Putting the Lid on Europe’s Holiday Inflation
With so many European holidays, will the European market ever be open for business?
March 22, 2000
As Americans are sorely aware, most Europeans get at least twice as many annual vacation days as U.S. workers. On top of that, most European nations have an enviable number of public and religious holidays. Together, this generous assortment of vacation days and holidays is making it hard for European companies and markets to compete in this age of globalization.
How then to put the genie back into the bottle? No European policy maker would dare ask workers to sacrifice their holidays in the name of Europe's economic integration. But, following the lead of some top U.S. officials, they could easily — and justifiable — pin the blame on globalization. If Europe as a whole is to regain its competitive footing, it will need to work more — and vacation less.
For example, with almost every nation having a slightly different set of legal holidays, how many days are left during which one can keep the entire European banking system open? And how about the stock exchanges? If the Paris, Brussels and Amsterdam exchanges follow through with their plan to merge, will investors have to stop to observe each country’s holidays?
As pressure mounts to harmonize European tax rates, interest rates and the many other economic differences from country to country, we propose a process of “vacation harmonization” that will allow only the holiest of holidays — a short list of holidays that most countries already have in common — to remain.
Last year, Germany — usually one of the worst offenders on the vacation front — took a first step in that direction. For the first time, the regional stock exchanges in Stuttgart, Munich, and Düsseldorf stayed opened on All Saints’ Day — November 1 — an official holiday only in Germany’s predominantly Catholic regions.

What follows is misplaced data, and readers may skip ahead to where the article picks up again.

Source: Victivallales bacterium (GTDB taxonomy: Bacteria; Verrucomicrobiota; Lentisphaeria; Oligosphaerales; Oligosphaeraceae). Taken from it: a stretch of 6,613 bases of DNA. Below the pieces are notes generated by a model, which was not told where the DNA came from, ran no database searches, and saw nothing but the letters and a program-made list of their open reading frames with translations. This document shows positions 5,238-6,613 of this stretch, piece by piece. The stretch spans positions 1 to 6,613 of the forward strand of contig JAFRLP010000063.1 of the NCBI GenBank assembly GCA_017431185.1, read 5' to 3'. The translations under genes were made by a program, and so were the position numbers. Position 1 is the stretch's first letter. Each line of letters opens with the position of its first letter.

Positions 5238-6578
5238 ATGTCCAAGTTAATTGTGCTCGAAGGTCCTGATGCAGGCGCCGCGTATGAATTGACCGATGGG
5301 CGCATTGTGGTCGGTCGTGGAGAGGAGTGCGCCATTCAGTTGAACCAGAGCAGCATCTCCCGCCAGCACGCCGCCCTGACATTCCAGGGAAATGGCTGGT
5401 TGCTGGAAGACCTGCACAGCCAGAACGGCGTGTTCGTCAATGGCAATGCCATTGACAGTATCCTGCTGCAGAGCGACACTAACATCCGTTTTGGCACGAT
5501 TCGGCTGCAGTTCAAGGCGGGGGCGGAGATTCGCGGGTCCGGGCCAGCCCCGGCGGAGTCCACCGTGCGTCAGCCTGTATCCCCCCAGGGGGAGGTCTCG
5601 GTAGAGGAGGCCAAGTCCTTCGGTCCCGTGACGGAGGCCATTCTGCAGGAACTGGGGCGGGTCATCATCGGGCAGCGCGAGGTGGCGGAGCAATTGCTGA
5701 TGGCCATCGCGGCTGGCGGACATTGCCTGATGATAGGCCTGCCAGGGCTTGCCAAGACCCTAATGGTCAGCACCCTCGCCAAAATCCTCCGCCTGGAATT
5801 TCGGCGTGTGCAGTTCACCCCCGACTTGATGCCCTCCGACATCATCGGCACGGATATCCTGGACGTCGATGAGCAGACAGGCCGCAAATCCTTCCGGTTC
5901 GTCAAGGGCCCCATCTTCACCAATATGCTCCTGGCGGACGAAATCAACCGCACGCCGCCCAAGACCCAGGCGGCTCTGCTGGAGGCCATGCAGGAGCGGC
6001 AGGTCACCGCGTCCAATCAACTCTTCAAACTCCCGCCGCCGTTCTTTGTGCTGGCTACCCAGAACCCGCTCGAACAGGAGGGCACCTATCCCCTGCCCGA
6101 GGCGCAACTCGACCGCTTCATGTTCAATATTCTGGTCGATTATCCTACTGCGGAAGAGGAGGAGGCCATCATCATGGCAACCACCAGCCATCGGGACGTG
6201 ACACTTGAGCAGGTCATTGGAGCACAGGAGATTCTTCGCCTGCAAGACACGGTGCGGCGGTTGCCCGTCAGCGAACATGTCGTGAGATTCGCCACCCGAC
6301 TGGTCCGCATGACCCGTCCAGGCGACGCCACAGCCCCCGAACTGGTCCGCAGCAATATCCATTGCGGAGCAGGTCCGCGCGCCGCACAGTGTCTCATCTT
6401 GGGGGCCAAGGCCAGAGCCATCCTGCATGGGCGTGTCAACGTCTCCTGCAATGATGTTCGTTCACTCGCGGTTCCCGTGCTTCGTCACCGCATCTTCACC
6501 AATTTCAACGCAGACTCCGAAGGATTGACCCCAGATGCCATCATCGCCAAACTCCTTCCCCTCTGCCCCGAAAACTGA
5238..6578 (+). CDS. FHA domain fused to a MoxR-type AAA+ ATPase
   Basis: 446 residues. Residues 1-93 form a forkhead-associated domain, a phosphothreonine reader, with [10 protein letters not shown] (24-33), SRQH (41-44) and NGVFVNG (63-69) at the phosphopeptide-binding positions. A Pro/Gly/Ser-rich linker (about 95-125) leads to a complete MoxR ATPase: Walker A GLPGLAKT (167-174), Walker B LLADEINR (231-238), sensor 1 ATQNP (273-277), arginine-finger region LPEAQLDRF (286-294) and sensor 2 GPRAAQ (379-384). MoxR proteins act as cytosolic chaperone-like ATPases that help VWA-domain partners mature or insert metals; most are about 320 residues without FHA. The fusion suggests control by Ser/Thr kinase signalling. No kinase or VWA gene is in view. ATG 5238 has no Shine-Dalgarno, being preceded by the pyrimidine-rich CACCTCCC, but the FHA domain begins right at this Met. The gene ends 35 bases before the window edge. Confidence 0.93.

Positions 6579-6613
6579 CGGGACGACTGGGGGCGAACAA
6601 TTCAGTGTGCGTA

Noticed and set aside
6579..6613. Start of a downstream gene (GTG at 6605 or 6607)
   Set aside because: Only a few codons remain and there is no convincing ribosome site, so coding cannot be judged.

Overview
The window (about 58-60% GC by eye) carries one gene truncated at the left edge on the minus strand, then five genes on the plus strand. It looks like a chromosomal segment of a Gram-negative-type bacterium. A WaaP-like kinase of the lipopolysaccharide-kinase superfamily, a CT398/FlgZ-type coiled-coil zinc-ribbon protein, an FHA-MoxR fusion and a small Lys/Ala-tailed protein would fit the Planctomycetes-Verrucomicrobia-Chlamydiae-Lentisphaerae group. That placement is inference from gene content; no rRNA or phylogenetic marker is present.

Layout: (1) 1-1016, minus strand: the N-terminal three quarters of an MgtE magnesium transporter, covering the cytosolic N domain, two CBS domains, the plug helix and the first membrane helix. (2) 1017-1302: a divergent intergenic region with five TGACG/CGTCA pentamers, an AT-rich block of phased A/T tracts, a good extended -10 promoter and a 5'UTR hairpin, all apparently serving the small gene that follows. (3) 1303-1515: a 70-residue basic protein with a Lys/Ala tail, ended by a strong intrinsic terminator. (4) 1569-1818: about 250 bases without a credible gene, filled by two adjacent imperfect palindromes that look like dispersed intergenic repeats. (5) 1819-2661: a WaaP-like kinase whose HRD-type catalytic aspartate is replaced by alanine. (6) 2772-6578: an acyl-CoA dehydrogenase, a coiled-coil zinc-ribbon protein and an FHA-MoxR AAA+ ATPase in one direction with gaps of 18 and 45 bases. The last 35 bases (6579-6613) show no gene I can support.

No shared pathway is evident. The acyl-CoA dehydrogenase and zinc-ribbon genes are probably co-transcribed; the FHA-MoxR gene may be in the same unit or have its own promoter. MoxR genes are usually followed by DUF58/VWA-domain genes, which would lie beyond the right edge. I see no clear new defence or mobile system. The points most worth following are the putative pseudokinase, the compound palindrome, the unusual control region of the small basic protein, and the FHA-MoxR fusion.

Similarly, the Frankfurt stock exchange offered to shed four holidays from Germany’s cache of 16 legal holidays to be more in step with its European competitors. Otherwise, the reasoning went, trading orders usually processed in Frankfurt might simply be routed to open exchanges in neighboring countries.
In practice, however, expect each country to ruthlessly defend its own set of holidays. For instance, can you really imagine that the French would give up their July 14 holiday — commemorating the storming of the Bastille — even though no other European country shares that holiday? Or, should French workers take off and leave the day’s work to the Dutch, Germans or Spaniards?
So while it might be premature to say that European integration will put a lid on Europe’s vacation inflation, it is clear that Europe should become more competitive when its workers are paid to work — rather than to take holidays. At the very least, it gives us just one more thing to blame on that convenient scapegoat — globalization.